Phone manufacturers will have to add GPS capabilities to every phone model by 2018, according to the FCC (via TechCrunch). While those of us with smartphones already have GPS, many feature phones do not, instead relying on cell-tower triangulation and other methods to determine location at any given time. While Assisted GPS will still be usable, actual GPS functionality will be required for all phones in seven years time. The FCC is also quick to point out that 85 percent of phones would already have GPS by 2018 without its new rules.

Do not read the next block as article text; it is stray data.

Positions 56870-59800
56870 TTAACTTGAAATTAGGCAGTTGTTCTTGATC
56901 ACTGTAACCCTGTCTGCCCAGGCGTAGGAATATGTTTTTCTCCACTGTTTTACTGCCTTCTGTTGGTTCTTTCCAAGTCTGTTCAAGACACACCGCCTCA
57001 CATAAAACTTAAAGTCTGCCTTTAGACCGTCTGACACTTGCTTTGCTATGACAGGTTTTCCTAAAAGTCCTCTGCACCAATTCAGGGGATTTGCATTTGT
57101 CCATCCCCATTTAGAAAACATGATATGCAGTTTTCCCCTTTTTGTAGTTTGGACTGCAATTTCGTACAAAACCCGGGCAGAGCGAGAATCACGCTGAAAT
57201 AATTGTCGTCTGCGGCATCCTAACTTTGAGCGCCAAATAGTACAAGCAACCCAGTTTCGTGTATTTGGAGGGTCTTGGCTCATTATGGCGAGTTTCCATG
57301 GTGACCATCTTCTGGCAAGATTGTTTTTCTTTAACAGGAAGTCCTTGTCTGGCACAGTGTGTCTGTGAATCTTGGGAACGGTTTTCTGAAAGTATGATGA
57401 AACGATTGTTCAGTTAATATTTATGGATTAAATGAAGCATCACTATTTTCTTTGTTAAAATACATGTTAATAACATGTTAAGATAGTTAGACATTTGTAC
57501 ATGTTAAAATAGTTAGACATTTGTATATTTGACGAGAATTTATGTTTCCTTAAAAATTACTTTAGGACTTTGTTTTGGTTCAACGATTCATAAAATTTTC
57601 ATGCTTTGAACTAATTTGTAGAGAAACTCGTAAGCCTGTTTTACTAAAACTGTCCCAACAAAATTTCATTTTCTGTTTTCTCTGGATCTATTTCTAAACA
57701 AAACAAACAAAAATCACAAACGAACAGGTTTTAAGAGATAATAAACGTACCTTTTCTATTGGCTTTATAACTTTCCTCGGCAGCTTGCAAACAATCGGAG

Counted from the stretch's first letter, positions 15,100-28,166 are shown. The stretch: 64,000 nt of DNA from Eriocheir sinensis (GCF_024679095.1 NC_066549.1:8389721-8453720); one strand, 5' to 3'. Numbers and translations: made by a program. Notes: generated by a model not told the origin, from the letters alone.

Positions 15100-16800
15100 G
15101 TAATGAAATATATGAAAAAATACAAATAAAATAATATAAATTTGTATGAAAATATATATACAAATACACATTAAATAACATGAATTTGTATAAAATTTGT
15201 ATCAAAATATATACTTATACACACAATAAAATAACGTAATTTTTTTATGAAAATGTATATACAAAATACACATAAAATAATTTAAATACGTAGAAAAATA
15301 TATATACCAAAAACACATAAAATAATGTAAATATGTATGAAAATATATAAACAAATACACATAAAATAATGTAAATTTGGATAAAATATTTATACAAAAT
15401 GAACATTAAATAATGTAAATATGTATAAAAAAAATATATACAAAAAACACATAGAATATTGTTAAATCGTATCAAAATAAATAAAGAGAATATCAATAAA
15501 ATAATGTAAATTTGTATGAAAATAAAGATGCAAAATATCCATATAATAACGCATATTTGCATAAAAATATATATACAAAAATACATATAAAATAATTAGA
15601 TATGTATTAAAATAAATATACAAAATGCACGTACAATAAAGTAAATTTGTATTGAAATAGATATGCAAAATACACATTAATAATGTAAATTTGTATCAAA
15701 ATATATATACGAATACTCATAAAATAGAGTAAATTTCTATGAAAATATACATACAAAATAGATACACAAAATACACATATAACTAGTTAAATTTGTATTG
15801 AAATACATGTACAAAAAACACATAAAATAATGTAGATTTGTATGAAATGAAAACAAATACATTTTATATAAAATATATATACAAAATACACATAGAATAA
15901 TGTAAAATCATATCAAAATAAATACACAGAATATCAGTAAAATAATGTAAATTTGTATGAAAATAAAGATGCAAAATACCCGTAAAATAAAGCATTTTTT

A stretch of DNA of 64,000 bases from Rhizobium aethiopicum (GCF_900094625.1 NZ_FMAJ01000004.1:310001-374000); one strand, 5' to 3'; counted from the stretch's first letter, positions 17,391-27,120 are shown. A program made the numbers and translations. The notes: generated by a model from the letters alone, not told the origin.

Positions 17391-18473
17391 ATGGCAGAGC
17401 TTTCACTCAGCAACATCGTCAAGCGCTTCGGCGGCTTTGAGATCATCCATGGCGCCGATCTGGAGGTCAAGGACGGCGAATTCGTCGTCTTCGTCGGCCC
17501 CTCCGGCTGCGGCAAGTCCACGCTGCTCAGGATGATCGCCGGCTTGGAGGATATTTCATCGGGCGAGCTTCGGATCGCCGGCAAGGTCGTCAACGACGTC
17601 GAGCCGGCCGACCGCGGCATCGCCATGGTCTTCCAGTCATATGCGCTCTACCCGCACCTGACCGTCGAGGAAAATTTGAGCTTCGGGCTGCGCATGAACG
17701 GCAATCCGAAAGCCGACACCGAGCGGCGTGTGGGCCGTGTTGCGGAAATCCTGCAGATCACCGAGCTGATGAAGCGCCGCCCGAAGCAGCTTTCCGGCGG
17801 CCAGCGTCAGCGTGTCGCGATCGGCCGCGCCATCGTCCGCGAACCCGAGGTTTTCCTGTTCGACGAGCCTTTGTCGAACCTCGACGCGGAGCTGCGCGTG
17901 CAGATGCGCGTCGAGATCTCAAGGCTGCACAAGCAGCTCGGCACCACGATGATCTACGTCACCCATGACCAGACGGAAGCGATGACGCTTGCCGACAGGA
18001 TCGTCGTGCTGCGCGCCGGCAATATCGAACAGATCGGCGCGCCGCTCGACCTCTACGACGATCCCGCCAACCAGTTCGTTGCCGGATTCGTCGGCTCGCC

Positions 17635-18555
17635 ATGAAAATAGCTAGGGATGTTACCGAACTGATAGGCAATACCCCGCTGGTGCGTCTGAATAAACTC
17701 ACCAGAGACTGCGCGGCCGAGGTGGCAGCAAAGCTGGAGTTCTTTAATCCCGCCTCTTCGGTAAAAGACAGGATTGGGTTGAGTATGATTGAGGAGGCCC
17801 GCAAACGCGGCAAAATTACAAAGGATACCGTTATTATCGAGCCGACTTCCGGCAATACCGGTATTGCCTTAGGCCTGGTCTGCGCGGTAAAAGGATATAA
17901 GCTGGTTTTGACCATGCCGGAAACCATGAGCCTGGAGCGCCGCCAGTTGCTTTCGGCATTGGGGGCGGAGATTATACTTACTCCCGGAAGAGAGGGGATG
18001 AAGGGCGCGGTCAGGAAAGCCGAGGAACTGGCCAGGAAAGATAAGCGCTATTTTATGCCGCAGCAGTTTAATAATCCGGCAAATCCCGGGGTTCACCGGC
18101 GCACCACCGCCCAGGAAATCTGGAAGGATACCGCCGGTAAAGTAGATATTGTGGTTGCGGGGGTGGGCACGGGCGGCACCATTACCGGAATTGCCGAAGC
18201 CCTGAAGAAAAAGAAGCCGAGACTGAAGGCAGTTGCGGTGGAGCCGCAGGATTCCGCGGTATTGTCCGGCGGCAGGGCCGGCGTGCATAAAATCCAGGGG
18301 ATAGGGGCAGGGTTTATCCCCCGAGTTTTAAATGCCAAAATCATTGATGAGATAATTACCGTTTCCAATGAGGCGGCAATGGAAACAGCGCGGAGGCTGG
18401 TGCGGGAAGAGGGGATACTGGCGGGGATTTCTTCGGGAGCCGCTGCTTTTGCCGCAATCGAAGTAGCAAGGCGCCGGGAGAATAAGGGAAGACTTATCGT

The GPS requirement is so emergency 911 responders can track a caller’s location to more accurately send assistance. Often in traumatic times victims may not know exactly where they are.
Of course, what we don’t know is exactly when the next-generation emergency 911 service will be activated (it will include texting, photos), when cell phones without GPS will be shut off, and why the FCC is giving manufacturers 7 years to comply with this. At the speed the mobile world iterates, the FCC could require that GPS be in every handset within the next 3-4 years and no industry heads would explode. Perhaps after all the backlash over its net neutrality regulation, the agency is backing down a bit.
- How to unlock a phone on every carrier
- How to find a lost phone
- What is 5G?
- Hybrid model will be ‘highest performance 911 of all,’ Porsche CEO says
- Google Pixel 4 XL review: Remarkable phone, small battery